When did you first realize you wanted to pursue a career in music?
Pretty recently. I did a year of school at NYU and I really liked it, but I was in two bands -- my band and Porches -- and we were going away for weekends and playing shows and recording an album, which was pretty hard to balance with classes. I managed to do it, but I was sitting in a car writing an essay while going to play a show in Philly and it got kind of exhausting, so I took off this year. I still don't know what I'm going to do. I think I'm following the music path as long as it's happening.
How'd you come up with the name for your album, Zentropy?
I made up the word while we were making the album. Hunter, the guy who recorded our album, was a really zen guy and had a really zen attitude. I was super uptight and worried about sharing my songs and having other people have input on my album. Eventually I had to develop a zen attitude to be able to finish the record.
In your album you mention that your father is a fireman, which obviously isn't true. But at the same time, you album comes off as really personal.
A lot of it is just storytelling. I mean it's all based on real emotions. Some of it is autobiographical. I don't think any of it is pertinent, because a lot of the songs are from a couple years ago, so now they don't even seem autobiographical. A lot of the love songs' concepts are not relevant to my current love situation. I want my songs to be relatable. I don't want it to just be like "me, me, me." So it's definitely not all very personal.
How did you come up with the fireman story line?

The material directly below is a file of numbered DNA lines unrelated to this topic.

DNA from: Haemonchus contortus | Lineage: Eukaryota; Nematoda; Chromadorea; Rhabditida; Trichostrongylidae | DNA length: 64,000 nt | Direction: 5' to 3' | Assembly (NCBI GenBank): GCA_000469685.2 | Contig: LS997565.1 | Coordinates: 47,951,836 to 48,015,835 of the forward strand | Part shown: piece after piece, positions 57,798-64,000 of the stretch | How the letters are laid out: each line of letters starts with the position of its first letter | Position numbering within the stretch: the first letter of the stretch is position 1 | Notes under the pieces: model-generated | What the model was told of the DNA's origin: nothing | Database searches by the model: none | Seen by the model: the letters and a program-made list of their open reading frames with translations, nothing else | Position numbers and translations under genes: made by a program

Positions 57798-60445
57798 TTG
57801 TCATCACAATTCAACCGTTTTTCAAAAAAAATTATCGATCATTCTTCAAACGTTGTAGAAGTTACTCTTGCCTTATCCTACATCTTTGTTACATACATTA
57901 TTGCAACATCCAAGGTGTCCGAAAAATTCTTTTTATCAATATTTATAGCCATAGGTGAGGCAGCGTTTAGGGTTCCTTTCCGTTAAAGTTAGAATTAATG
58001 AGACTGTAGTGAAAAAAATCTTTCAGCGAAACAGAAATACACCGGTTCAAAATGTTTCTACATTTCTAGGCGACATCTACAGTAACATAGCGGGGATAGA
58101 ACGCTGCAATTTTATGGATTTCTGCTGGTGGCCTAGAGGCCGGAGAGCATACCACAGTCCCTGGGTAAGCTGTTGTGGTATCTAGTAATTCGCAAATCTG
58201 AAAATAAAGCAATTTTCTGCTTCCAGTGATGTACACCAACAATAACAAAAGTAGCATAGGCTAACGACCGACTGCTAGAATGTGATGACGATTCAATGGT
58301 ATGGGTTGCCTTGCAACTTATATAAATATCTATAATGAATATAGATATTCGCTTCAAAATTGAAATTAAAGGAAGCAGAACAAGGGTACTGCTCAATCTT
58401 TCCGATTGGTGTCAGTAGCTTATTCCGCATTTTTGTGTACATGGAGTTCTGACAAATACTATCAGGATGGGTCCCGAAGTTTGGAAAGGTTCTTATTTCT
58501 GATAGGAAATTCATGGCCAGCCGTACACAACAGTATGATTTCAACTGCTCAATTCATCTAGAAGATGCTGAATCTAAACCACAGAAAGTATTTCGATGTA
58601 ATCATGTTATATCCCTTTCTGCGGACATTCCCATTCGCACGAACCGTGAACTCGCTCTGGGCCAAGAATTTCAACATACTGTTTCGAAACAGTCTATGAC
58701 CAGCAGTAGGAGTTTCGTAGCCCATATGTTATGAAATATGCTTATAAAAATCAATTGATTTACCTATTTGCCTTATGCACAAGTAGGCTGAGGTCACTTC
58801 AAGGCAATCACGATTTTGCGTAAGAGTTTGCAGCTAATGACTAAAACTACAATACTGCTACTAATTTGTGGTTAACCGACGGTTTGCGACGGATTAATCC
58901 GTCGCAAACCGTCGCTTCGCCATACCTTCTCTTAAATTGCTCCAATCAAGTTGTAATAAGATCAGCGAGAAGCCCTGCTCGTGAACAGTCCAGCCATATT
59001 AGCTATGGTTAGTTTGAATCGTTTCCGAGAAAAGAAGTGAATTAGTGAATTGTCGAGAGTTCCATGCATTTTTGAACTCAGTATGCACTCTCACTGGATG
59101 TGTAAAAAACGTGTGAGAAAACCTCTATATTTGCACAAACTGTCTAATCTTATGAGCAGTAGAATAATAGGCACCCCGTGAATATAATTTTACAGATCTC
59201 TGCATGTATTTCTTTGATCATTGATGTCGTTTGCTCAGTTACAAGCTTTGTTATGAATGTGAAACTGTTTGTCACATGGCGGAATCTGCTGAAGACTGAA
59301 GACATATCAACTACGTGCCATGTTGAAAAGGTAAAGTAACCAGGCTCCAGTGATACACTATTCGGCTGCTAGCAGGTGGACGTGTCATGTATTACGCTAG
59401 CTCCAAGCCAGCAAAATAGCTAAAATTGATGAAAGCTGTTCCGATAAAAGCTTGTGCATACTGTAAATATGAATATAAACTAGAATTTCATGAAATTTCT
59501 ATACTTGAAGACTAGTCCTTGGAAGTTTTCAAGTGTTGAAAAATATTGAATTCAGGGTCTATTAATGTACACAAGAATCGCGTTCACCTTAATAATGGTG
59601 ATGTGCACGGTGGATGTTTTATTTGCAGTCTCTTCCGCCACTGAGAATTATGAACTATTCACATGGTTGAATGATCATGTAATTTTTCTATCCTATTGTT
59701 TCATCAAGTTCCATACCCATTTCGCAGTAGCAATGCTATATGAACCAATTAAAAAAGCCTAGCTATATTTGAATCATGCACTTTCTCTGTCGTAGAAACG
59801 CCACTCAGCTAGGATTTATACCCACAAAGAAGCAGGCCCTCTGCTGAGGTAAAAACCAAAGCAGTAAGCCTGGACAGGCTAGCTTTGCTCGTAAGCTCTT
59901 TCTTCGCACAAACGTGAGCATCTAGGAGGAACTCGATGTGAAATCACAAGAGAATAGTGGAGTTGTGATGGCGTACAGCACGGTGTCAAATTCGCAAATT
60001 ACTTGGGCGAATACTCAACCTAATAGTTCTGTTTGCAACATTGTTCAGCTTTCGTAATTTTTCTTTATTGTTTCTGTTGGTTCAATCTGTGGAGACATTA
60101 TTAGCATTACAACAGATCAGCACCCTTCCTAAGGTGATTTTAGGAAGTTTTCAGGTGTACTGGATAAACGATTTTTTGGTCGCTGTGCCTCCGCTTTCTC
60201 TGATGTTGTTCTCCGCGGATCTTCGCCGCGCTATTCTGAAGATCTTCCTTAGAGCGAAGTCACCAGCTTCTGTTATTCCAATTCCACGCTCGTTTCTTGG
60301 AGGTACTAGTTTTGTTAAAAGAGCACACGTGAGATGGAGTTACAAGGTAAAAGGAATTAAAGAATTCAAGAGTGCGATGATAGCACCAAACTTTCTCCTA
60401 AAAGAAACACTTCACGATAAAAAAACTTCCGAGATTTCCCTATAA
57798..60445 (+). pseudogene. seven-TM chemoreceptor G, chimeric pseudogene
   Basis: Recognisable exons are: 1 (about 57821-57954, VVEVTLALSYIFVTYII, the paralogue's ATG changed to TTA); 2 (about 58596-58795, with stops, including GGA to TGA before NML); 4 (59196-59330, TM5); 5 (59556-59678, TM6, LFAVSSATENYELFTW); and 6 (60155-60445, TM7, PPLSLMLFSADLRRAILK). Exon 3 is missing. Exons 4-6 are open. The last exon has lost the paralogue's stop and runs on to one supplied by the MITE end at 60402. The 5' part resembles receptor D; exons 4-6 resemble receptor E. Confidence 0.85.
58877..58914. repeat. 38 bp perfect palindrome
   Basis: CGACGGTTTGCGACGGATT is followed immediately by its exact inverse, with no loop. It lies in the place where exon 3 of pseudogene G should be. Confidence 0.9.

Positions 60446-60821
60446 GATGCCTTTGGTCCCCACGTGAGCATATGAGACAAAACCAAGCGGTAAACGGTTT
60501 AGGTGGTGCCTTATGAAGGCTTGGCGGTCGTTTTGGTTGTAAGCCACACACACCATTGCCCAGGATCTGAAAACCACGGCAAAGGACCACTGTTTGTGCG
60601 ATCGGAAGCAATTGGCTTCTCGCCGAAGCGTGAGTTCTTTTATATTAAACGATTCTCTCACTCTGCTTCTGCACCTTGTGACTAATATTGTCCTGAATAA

I just kept thinking about what if my dad was a fireman. I think it related to the fact that my dad is sometimes away for 8 months out of the year working. I mean my dad doesn't actually put his life on the line necessarily, but just the idea of having a brave parent who is doing something that you look up to. I think it's a metaphor for looking up to your parents and also being worried about them eventually dying. Not to compare my dad's work at all to the work of a fireman, but I definitely look up to him and see him as a brave, strong person.
On Facebook you mention that your band is a "doggy style band." Where did that come from?
I kind of see everyone in the band as a dog. I see myself as my dog. I see Aaron and his brother, who are both in my band, as their dogs. They have two dogs that remind me of them. Gabby, who is in my band also, has a dog. I don't know. We just are like a bunch of dogs.
Dream ride. [via F You No F Me]
Very Important News. [via Rats Off]
We're oddly mesmerized by this GIF of Drake lint-rolling his pants Tuesday night at the Toronto Raptors/Brooklyn Nets game. [via Gawker]
Of all the couples Fred Armisen and Carrie Brownstein play -- the gently fussy Peter and Nance, the erotically fussy Lance and Nina, the suffocatingly fussy Kath and Dave -- it's the fictional Fred and Carrie who give Portlandia, now in its fourth season on IFC, its most brilliantly surreal moments. On the surface, they're just as calm and well-spoken as the actual Fred and Carrie were when we called them up last week. But calm, well-spoken people usually don't sleep in adjacent twin beds with their initials on the headboards, or form doomed love triangles with a strange Seattleite (heartbreakingly played by Chloë Sevigny, in several Season 3 episodes) or teeter on the brink of insanity after choosing to go offline and live in "social bankruptcy."
Now that Fred's busy leading the Late Night with Seth Meyers house band and Carrie is finishing up her first book, we thought it would be a good time to look back on the wildly popular series (someday soon, every last iteration of human neurosis and naiveté might have its own easily shareable Portlandia clip) and figure out just where the real Fred and Carrie end and their characters begin.
Are you guys together right now?
Fred Armisen: No, I'm in Los Angeles.
Carrie Brownstein: I'm in Austin, Texas, doing some edits on my memoir.